Saturday, July 30, 2011


Mustard, also known as mustard seed, is an herbaceous plant whose seeds are used to make the famous condiment of the same name. But the leaves and stem of the plant are eaten as salad. Mustard belongs to the family Brassicaceae as well as cabbage, turnips, rape, horseradish and watercress.
This hardy plant grows wild in fields and roadsides, up to 80 cm high and covering the leaves were yellow or white. Alongside this wild mustard, there are in Europe many other species of mustard grown as white mustard, brown mustard or mustard and black mustard China.
It is an ancient spice that the Chinese have known for over 3000 years and which also marked the Egyptian cultures, Greek and Roman. Indeed, the parable of the mustard seed in the Bible testifies to the importance of this tiny seed can become the largest of garden plants.
Then the Romans brought mustard to Gaul, where she won a great success. Throughout the Middle Ages, Europe had a high intake of this preparation obtained from mustard seeds crushed and mixed with grape must. Indeed, this "ardent mustum" or mash the fiery flavor, a term which could be the origin of the word "mustard", accompanied the venison and sausages of the day.
For others, the word "mustard" comes from the motto posted by Duke Philip the Bold before it enters the city of Dijon in 1382 'Moult Tarde Me, "which means" a lot waiting for me "and that became the coat of arms of the city after omission of the word "Me." This gave "Moult Tarde" and "Mustard." Thus, in the twelfth century, the city of Dijon became a reference for its expertise in this area and its various preparations: black mustard, gray or white to taste strong or prepared mustard with red grape black (at the base The mustard seed is not a strong spice, it is the transformation that gives it its pungent taste).
In the sixteenth century, Pope John XXII - who was particularly fond of this condiment - created the office of "First the Pope mustard." Today, if you can still eat the mustard greens in salads when young, it is primarily for its seeds as this plant is appreciated. There are also a variety of mustard's to suit different recipes. Indeed, according to the ingredients added to the crushed seeds (cinnamon, honey, sugar, vinegar, herbs, wine, milk, etc ...), mustard is more or less.
Essential ingredient of mayonnaise or vinaigrette dressings and mayonnaise, mustard, water and the famous rabbit in mustard sauce before baking or roasting other meats. This condiment gives a special flavor to the meat, while preventing it from drying out during cooking. Mustard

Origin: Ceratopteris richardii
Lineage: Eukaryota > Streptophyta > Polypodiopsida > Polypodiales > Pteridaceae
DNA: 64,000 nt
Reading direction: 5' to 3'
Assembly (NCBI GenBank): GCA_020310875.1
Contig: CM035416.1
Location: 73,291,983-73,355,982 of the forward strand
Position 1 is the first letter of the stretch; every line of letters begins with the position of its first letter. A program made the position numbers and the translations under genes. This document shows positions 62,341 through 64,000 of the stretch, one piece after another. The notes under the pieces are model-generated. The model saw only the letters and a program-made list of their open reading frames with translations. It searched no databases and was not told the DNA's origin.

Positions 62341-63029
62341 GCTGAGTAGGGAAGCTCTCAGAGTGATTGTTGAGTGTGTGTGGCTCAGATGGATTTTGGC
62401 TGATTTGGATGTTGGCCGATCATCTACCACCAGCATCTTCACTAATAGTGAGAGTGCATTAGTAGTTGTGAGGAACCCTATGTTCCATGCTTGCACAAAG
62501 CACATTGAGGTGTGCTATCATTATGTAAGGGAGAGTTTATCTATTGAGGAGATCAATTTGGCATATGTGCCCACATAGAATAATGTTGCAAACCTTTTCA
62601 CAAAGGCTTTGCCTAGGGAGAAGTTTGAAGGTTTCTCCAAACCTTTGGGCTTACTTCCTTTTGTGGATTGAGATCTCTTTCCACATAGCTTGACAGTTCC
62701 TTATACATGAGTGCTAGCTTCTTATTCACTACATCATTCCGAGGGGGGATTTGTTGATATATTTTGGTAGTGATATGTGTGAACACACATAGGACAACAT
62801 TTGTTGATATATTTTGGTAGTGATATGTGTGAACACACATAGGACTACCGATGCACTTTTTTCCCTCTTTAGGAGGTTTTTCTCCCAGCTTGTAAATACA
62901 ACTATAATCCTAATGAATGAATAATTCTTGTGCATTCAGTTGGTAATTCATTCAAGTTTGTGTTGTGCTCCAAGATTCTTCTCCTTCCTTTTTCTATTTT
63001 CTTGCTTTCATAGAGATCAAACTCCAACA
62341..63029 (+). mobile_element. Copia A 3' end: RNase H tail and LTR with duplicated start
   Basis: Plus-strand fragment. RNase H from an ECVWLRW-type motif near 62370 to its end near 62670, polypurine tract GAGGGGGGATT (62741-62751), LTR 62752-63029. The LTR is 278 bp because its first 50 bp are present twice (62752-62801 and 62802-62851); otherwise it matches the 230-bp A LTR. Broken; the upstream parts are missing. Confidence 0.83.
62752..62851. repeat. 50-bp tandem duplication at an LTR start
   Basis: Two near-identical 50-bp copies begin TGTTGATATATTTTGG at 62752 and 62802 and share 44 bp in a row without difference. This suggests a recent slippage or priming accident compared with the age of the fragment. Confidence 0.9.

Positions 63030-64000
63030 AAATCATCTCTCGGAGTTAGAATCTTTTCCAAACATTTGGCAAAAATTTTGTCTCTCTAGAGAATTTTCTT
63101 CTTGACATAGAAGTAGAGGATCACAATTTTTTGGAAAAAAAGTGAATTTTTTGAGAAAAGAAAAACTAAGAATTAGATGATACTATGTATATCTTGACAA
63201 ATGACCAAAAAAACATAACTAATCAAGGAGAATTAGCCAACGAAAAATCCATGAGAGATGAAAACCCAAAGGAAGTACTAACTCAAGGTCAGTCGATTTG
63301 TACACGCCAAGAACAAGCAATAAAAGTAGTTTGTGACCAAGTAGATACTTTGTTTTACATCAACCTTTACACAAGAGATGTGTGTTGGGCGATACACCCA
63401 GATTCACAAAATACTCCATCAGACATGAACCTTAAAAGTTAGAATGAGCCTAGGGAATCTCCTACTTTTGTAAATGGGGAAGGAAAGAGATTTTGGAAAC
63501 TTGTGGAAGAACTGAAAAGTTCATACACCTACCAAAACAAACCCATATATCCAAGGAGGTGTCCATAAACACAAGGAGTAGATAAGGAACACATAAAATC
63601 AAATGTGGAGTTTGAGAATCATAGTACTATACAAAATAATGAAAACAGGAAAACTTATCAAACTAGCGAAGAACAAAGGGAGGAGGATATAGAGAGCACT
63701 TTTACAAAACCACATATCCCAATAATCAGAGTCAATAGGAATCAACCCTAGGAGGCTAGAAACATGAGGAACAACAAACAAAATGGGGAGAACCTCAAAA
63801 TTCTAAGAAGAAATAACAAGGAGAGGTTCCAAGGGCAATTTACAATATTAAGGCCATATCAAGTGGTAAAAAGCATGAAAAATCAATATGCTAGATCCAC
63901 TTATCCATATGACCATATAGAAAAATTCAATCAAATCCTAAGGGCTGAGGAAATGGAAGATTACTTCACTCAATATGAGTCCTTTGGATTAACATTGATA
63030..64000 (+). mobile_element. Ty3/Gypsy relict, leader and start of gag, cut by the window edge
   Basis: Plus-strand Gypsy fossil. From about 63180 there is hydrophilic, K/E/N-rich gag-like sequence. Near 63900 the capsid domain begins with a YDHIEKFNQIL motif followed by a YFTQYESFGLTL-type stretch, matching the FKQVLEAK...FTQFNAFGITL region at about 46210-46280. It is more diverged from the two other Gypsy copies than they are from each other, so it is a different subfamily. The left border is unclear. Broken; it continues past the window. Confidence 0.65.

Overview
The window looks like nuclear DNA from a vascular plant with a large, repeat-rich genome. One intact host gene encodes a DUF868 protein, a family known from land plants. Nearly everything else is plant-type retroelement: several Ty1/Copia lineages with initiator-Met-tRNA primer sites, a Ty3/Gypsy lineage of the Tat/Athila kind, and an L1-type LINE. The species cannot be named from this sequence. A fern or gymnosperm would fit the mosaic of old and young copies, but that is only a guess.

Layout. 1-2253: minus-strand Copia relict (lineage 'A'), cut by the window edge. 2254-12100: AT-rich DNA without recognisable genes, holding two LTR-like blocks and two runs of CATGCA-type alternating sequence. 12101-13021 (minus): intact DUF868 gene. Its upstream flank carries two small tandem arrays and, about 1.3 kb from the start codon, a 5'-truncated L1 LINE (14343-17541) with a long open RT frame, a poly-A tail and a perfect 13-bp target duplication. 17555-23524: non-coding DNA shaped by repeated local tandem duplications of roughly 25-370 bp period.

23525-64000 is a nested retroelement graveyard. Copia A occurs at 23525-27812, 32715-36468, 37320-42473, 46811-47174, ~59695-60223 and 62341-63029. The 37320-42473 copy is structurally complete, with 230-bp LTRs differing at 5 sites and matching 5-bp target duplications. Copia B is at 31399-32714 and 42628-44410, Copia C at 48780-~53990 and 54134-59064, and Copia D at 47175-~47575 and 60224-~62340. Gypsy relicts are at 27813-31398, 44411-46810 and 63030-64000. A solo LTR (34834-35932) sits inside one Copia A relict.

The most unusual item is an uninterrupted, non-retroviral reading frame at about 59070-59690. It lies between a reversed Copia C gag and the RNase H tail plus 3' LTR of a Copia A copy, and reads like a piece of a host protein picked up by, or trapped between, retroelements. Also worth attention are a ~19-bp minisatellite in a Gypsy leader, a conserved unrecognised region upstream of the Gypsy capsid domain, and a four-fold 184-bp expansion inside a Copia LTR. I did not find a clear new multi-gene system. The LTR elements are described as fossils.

But cooking can also enjoy a variety of ways mustard greens which can be found in grocery stores east. Less pungent than the old, young leaves are eaten as a salad or shredded cooked as spinach or sauteed with Chinese bean sprouts, snap peas, mushrooms and ginger to accompany rice . Finally, mustard seeds are used in the preparation of curries of Indian cuisine and can also be germinated.
This plant's most famous condiment in the world has also been used traditionally for its medicinal properties. From the sixth century BC, the mustard poultice was recognized as a poison against the bites of scorpions, folk medicine has produced many antidotes for mustard-based.
Much more recently, mustard poultices as our grandmothers we applied to combat the flu, neuralgia or reduce bruising reveal the antiseptic properties of this plant. Its leaves are indeed rich in vitamins C, A, B and E in copper and iron eaten raw, they are a powerful and cleansing spring tonic, and as used as a poultice or bath, mustard greens stimulate the body. As for mustard as a condiment eaten, its appetizing and antiseptic are widely accepted.
Finally, we must emphasize the important role of this plant ecologically. While mustard is a weed among the most common in grain fields, it is nevertheless useful, because its roots loosen compacted soils and culture interrupts the cycle of cereal diseases in general. Also, it is increasingly used not only as a green manure in organic farming, but also in conventional agriculture. Finally, the mustard flowers attract bees, which produce a delicious honey and pollinate the gardens around. 

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